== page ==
June 18 2019
Oregon was the first state to de-criminalize marijuana, first to introduce the Bottle Bill, and Oregon has now opened another chapter in U.S. marijuana history when on Friday 13th, about three dozen people christened the nation's first cafe for licensed residentsto sit down, sip coffee and smoke marijuana. "Welcome to a place of our own," said Madeline Martinez, a leader in the state's medical marijuana movement and the leading force pushing to open the Cannabis Cafe in Portland. "Welcome to freedom." Excited patrons spilled down the outside steps at 700 N.E. Dekum St. as the cafe prepared to open at the appointed hour -- "420" being slang for using marijuana.
In line were military veterans, grandmothers, young workers, men and women, old and young, black, white and Latino. Gordon Cederholm, 45, of Milwaukie has lived with HIV for 25 years and said he was skeptical about using marijuana as medicine when he got his Oregon card less than a year ago. "At first, I thought: What does being a pothead have to do with it?'" he said. "I didn't know the benefits in marijuana.
Now, I find that I'm a better person when I smoke." Kris Koa, 57, a retired nurse from Gresham, rode the bus from home to see the cafe for herself. She has been using medical marijuana for fibromyalgia and rheumatoid arthritis. This cafe means I now have the freedom to take my own health into my own hands," she said. "This is just the most fabulous thing to happen." The cafe, in the space that once featured Rumpspankers restaurant, looks like nearly every other coffeehouse in town, except that shiny silver Volcano vaporizers are plugged into outlets lining the tiled bar. Wi-Fi is available. Coffee, soft drinks, trays of Marsee Bakery pastries and sandwiches are also offered as ammunition against the inevitable attack of the munchies. The only people permitted in the Cannabis Cafe are those licensed to smoke who also hold membership in the lobbying group Oregon NORML. Patrons will be charged $5 a day. They can bring their own or they can smoke donated marijuana. Oregon law states that medical marijuana may not be sold.
Before the opening, Martinez opened a large box with a dozen jelly jars full of marijuana of various strains donated to the cafe. She opened a jar and held it out for a sniff; the contents smelled sweet, even fruity. "It's called Blueberry," Martinez said, smiling. "It's really good for pain." The cafe had long been a dream of Martinez, executivedirector of Oregon's chapter of the National Organization for the Reform of Marijuana Laws. But long-standing fears of federal arrest "kept us ostracized and turned us into criminals just for using our medicine." Then last month, Attorney General Eric Holder announced that authorities would no longer prosecute licensed users in the 13 states with medical-marijuana programs. Oregon's 10-year-old program is the second in the nation, after California's. Giving heart to smokers this week was the American Medical Association's change of position on marijuana: Having proclaimed for years that it had no medicinal value, the AMA instead said marijuana does have benefits that warrant further study. In Oregon, more than 23,000 people hold medical-marijuana cards and another 14,000 are registered as caregivers or growers. The overwhelming majority of patients are treating chronicsevere pain.
For about a year, Oregon NORML has hosted twice-monthly meetings of cardholders on the second floor of the Northeast Dekum Street building. Eric and Shelly Solomon, who ran the now-closed Rumpspankers, offered the downstairs restaurant space for the cafe. After last week's announcement of the cafe's opening, the neighbors in the Woodlawn neighborhood weren't happy. At a crowded neighborhood association meeting, people complained, among other things, that they could smell smoke from the meetings. Martinez promised to install air filters. Friday afternoon, patients made themselvescomfortable on the soft furniture. "Budtenders" at the bar ground up small portions of marijuana for the vaporizers. A cafe volunteer went to the cafe's front door and opened it for a woman in a wheelchair. The creation of the cafe comes almost a month after the Obama administration told federal attorneys not to prosecute patients who use marijuana for medical reasons or dispensaries in states which have legalized them. About a dozen states, including Oregon, followed California's 1996 move to adopt medical marijuana laws, allowing the drug to be cultivated and sold for medical use. A similar number have pending legislation or ballot measures planned. Pot cafes, known as "coffee shops", are popular in the Dutch city of Amsterdam, where possession of small amounts of marijuana is legal.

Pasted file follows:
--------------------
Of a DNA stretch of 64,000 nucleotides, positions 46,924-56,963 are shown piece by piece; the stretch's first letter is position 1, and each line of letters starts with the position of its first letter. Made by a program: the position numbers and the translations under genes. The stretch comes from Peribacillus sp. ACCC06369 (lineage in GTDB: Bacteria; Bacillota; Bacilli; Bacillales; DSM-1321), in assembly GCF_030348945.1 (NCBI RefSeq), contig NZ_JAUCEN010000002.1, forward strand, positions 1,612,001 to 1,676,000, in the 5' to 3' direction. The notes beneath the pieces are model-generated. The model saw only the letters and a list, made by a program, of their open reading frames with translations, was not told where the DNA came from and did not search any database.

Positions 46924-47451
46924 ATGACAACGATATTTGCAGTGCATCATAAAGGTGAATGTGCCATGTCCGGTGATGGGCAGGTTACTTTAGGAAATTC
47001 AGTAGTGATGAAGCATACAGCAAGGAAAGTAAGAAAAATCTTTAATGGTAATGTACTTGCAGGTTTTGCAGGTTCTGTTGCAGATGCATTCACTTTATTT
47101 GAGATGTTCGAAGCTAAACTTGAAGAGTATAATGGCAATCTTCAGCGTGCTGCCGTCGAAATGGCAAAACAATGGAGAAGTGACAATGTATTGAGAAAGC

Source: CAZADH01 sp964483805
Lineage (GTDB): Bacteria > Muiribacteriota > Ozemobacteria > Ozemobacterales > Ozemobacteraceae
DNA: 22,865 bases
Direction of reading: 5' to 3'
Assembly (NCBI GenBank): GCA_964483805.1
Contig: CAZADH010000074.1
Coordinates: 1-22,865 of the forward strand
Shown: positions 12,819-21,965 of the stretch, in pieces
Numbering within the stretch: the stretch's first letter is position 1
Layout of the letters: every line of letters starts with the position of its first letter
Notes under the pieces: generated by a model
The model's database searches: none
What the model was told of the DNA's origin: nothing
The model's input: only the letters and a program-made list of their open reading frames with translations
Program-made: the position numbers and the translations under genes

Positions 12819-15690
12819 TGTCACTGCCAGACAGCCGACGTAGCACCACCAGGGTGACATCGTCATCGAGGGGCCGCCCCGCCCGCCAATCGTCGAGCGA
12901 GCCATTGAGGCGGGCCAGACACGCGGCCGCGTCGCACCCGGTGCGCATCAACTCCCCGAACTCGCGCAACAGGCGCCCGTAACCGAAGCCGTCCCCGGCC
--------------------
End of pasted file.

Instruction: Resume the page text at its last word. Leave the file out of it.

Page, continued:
Portland's Cannabis Cafe is the first of its kind to open in the United States, according to NORML. Growing, possessing, distributing and smoking marijuana are still illegal under U.S. federal law, which makes no distinction between medical and recreational use. Federal and local law enforcement agencies did not return phone calls from Reuters on Friday seeking comment on the Portland cafe's operations. "To have a place that is this open about its activities, where people can come together and smoke -- I say that's pretty amazing." said Tim Pate, a longtime NORML member, at the cafe. Some locals are hoping it might even be good for business. "I know some neighbors are pretty negative about this place opening up," said David Bell, who works at a boutique that shares space with the cafe. "But I'm withholding judgment. There's no precedent for it. We don't knowwhat to expect. But it would great if it brought some customers into our store."So it seems we are NOW indeed in the future.
Before 1973 possessing small amounts of marijuana was a felony punishable with years in prison. We've come a long way and some may be heard sayin